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Laws Fail To Adequately Deal with Guns, Drugs, Violence

U. S. Attorney General Bill Barr has as his top priority attacking violent crime in our nation. Attorney General Barr has emphasized that the most significant way to address violent crime is through continued efforts to curb drug trafficking. The U. S. Attorney for Alaska has been and will continue his "multi-faceted" prosecution of drug cases.

In Alaska, federal, state and local law enforcement officers are working in cooperation to identify and investigate large-scale drug trafficking organizations. Our nation's drug problem took decades to develop. We must continue our focus to overcome and defeat Alaska's drug problem.

Law enforcement cooperation is necessary to disrupt and dismantle drug trafficking operations. Our goal is to bring the leaders and all accomplices in drug trafficking to justice.

Federal laws allow seizure and forfeiture of drug traffickers' "illegally gained wealth." These forfeitures are funneled back into the local Alaska law enforcement agencies to support their enforcement efforts.

At the same time, through federal, state and local cooperation, we must remove "low-level drug dealers" and their mules and managers from the streets. Local drug dealers are doing business in virtually every Anchorage community. No social strata or race is safe from the fatal "drug epidemic" sweeping Alaska.

Alaska state laws are inadequate to address the problems of guns, drugs and violence. Project Triggerlock is a national program for the United States Department of Justice to expand federal prosecution of criminals who use firearms. Former Attorney General Dick Thornburgh initiated Project Triggerlock.

For a year, the U. S. Attorney and Alaska district attorneys have been working as a "team" to expand federal prosecution of armed criminals.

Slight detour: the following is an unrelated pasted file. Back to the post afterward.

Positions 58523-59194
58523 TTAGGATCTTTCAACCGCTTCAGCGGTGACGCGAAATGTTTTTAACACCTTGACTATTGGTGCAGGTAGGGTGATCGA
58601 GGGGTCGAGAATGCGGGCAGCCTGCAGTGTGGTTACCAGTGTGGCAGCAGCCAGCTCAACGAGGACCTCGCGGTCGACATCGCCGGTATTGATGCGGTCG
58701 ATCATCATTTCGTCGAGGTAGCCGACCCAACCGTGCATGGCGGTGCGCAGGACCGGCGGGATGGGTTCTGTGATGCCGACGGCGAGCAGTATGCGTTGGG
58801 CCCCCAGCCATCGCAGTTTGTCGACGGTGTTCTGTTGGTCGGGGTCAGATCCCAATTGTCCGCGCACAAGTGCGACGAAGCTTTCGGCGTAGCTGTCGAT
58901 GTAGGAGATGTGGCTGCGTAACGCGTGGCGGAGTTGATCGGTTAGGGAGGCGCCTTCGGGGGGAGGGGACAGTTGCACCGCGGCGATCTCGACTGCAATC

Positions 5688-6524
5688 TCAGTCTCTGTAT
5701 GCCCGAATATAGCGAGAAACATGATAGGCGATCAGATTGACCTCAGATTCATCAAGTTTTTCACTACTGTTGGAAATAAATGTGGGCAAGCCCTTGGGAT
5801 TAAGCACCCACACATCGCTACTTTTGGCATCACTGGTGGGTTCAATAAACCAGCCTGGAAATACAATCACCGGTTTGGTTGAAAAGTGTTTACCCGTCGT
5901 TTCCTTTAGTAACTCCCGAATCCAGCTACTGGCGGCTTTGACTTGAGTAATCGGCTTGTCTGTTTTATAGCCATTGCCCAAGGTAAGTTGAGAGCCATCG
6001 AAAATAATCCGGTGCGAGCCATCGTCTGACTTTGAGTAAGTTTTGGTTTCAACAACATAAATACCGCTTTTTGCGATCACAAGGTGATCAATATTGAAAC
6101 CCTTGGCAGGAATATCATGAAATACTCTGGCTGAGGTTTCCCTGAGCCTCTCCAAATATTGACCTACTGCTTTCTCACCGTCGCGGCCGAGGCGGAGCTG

Under federal law and criminal sentencing guidelines, felons and career criminals are subject to the following penalties:

  • The armed career criminal is an offender with three prior qualifying convictions who possesses a firearm. The armed career criminal faces a mandatory minimum 15 years to life in prison without parole.
  • The career offender is a criminal with two prior qualifying convictions who uses a firearm to commit a crime of violence. The career offender faces a mandatory range of 51 months to 125 months in prison without parole.
  • The felon in possession is an offender with one felony conviction who possesses a firearm. The felon in possession faces up to 10 years in prison without parole.
  • The armed drug trafficker is an offender who uses or carries a firearm during a drug trafficking crime. The armed drug trafficker faces a mandatory five-year prison term without parole consecutive to the underlying offense.


The genesis of Project Triggerlock is Jim Reynolds, chief of the Terrorism and Violent Crime Section of the Department of Justice. This "priority program" is to get the most violent criminals with firearms off the streets. Project Triggerlock, with its foundation in cooperation between the U.S. Attorney and local district attorneys, is an expansion of Project Achilles of the Bureau of Alcohol, Tobacco and Firearms.

The Bureau of Alcohol, Tobacco and Firearms works closely with the Alaska State Troopers and local police throughout the state to target violent offenders and drug trafficking violations where firearms are present. The success of Project Triggerlock depends on the close cooperation of state and local law enforcement agencies working in a partnership with the Bureau of Alcohol, Tobacco and Firearms and other federal investigative agencies, including the U. S. Attorney.

Project Triggerlock is very effective in handling violent criminal offenders since the federal system has three distinct advantages over the Alaska state criminal justice system:

  • Available mandatory minimum sentences without parole.
  • Pretrial detention which prevents the commission of crimes while on bail and the potential harassment of witnesses.
  • A prison system that continues to receive resources sufficient to allow serious and violent criminals be confined for their entire sentence.


The sentencing for career criminals is particularly effective. Career criminals who have been a persistent, long-term threat to communities and local law enforcement receive sentences of 15, 20 and 25 years under Project Triggerlock. Under the Alaska state system, jail time would be much more limited, even when drug trafficking is involved.

Local District Attorneys in Alaska working with the U. S. Attorney will continue to press forward with Project Triggerlock. This is a "team effort" to attack the most violent offenders in Alaska who are involved with firearms and drugs.

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